Nation' symbol graces Hoosier skies-J. Martino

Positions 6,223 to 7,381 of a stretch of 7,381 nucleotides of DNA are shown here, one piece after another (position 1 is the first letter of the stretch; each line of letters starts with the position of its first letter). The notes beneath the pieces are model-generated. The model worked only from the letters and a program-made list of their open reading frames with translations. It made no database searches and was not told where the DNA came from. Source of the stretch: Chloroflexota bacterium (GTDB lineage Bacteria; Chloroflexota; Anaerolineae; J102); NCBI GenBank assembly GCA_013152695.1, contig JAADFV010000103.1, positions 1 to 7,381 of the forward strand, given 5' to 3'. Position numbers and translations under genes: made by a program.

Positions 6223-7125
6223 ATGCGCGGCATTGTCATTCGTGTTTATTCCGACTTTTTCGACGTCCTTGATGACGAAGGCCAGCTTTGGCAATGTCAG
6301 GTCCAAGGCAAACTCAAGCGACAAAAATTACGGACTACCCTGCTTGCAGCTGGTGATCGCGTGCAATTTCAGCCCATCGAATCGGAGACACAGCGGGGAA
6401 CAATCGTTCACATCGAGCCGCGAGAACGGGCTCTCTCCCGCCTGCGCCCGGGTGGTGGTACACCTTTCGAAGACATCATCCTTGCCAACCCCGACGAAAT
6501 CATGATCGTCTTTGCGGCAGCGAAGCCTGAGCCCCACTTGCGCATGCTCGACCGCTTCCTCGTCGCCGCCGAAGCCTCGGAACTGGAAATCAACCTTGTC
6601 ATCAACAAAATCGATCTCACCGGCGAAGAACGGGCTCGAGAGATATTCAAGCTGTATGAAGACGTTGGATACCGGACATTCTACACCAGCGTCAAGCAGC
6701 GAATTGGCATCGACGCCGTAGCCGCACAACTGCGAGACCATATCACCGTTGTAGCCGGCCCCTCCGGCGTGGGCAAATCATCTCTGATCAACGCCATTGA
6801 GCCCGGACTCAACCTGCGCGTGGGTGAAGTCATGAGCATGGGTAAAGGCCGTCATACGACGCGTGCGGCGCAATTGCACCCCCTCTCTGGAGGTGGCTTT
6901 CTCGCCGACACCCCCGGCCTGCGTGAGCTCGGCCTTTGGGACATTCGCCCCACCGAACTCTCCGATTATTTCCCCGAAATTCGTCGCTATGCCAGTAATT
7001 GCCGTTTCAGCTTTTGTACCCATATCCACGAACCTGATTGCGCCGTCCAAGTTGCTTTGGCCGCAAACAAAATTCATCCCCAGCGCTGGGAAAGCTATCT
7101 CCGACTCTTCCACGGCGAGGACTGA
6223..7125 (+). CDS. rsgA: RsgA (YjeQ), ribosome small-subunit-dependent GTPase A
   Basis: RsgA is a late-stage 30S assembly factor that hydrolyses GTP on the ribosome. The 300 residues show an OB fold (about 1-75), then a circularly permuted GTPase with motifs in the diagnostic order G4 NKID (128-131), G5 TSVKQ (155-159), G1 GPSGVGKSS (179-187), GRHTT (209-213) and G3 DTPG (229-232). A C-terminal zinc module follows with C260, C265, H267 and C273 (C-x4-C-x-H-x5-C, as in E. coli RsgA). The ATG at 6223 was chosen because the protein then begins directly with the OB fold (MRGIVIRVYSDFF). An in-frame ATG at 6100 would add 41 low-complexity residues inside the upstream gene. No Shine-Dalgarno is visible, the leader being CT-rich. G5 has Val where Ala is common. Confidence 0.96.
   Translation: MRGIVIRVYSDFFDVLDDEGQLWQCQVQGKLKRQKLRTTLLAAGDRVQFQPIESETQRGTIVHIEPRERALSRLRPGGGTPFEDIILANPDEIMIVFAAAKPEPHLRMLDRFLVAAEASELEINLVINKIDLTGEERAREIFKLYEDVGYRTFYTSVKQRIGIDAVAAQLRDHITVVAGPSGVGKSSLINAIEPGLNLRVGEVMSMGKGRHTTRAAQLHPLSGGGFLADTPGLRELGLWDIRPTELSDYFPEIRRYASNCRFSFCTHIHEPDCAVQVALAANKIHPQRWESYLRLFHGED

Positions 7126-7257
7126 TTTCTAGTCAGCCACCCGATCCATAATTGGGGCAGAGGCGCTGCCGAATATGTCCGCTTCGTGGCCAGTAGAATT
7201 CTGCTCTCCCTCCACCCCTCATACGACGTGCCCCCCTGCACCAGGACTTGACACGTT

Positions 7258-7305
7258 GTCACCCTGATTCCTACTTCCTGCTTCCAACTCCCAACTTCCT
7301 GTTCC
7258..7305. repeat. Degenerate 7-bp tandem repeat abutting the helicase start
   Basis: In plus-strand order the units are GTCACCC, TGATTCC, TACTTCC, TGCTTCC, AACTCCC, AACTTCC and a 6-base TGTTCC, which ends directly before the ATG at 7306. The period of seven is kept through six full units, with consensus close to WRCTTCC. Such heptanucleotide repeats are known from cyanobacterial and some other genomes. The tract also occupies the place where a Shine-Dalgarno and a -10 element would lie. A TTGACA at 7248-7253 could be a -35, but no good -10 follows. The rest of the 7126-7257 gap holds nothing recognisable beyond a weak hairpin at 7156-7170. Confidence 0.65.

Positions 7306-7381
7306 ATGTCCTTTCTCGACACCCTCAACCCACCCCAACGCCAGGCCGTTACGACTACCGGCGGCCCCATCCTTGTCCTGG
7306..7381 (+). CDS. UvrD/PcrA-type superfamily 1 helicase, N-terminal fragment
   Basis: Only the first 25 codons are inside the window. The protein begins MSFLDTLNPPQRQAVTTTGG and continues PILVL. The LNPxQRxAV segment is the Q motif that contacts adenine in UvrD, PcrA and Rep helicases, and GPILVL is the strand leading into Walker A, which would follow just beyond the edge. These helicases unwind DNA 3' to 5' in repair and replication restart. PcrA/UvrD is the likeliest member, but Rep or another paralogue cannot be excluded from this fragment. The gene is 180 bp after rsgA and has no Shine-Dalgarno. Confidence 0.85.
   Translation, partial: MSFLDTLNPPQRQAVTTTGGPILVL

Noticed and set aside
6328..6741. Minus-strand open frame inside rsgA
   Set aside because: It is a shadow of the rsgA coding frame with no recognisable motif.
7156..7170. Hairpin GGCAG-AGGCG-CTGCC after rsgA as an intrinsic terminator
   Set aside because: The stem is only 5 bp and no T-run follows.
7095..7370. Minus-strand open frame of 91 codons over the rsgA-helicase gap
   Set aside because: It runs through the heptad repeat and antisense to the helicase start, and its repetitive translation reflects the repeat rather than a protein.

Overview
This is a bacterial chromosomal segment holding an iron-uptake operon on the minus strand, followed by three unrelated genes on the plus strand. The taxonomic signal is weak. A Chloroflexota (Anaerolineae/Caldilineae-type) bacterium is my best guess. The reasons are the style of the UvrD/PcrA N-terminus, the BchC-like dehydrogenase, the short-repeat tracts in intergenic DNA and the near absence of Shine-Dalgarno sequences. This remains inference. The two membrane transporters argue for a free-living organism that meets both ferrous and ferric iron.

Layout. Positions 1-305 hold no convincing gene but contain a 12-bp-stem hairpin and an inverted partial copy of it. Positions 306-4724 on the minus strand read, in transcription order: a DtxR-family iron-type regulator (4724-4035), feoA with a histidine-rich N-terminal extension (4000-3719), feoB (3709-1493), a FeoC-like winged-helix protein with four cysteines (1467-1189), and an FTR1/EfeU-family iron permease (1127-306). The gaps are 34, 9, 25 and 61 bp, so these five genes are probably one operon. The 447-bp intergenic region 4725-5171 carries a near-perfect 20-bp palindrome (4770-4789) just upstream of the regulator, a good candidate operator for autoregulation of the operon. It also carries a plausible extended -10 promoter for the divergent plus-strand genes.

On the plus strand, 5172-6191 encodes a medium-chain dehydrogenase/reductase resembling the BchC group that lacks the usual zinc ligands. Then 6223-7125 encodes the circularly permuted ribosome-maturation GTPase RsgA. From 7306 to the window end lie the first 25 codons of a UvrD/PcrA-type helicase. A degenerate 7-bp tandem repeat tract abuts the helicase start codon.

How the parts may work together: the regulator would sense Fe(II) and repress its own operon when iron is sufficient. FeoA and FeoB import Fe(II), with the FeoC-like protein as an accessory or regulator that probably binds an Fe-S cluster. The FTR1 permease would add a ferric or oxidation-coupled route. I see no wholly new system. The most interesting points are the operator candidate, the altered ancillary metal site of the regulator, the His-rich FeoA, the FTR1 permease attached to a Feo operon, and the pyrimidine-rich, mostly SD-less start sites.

Nation’s symbol graces Hoosier skies By: John Martino “Man I never get tired of seeing them,” said my friend Byron Padgett. While embarking on a morning scouting trip looking for Canada geese he had the opportunity to watch several bald eagles perched in a tree just a short distance from his truck. “I don’t care how many you’ve seen they are just awesome to watch,” he added. I agree. Watching a group of bluebirds is nice. Seeing orioles is great. But bald eagles are the epitome of cool. The graceful birds have garnered our attention for centuries. On June 20, 1782 the bald eagle was selected as the national emblem for the United States. They were chosen because of their beauty, long life, great strength and majestic looks. But there was a time it wasn’t like that and their presence in Indiana is one of our state’s greatest wildlife success stories. Bald eagles nested in the Hoosier state until the 1890’s. That was until habitat destruction, illegal shooting and the contamination of their food source, through the use the pesticide DDT, decimated their numbers. For roughly the next century few eagles were seen in Indiana. Then, in 1985, thanks to forward thinking conservationist groups, reintroduction efforts were put in place. That’s when 73 eaglets were obtained from Wisconsin and Alaska. They were placed in secluded nest boxes on Lake Monroe in Martin and Brown Counties. From that day forward history would repeat itself and the majestic birds of prey began taking a foothold in Indiana. The first successful nesting attempt was noted in 1989 and by 1991 DNR biologists began documenting a few active nesting sites. Their nests are easy to recognize because of the huge size, usually ranging five to six feet wide and up to three feet deep. It has been estimated that some large nests can weigh in at 2,000 pounds. Most will be found close to significant waterways. Although they are opportunistic feeders, sometimes seen eating carrion or other types of roadkill, their primary diet consists of fish. Since their original reintroduction their numbers have grown with each passing year. To date nest sites have been documented in 85 of Indiana’s 92 counties. These large raptors have a significant lifespan when compared to other birds, living up to 30 years in the wild and even longer in captivity. They are easy to spot when gracefully soaring on seven foot wingspans and can attain altitudes of nearly 10,000 feet. Although easy to distinguish with their bright white heads and tails, they do not acquire their colors until five years in age. Until that they are primarily brown or sporting “mottling” as their familiar white coloring begins to develop. There are few wildlife species that are more suited for our nation’s easily recognizable symbol. For most these beautiful birds symbolize freedom, strength and wisdom. But they should also represent survival. Few experiences compare to spotting a bald eagle in flight. Thanks to Indiana’s reintroduction efforts there are lots of places to see these majestic birds of prey, including Howard and neighboring counties. But Lake Monroe near Bloomington is one of the top locations. Closer to home is Mississinewa and Salamonie Reservoirs. It is common to follow the Mississinewa or Wabash Rivers where sometimes it is easy to spots dozens of the graceful birds. As bald eagles continue to thrive in Indiana their grace and beauty will continue to captivate most who see them, whether perched in a tree or soaring overhead. As their numbers continue to increase always respect the birds by staying at least 100 yards from active nests and always be cognizant of the rights of private landowners where nests may be located. Once rarely seen, bald eagles are now a common site soaring central Indiana skies."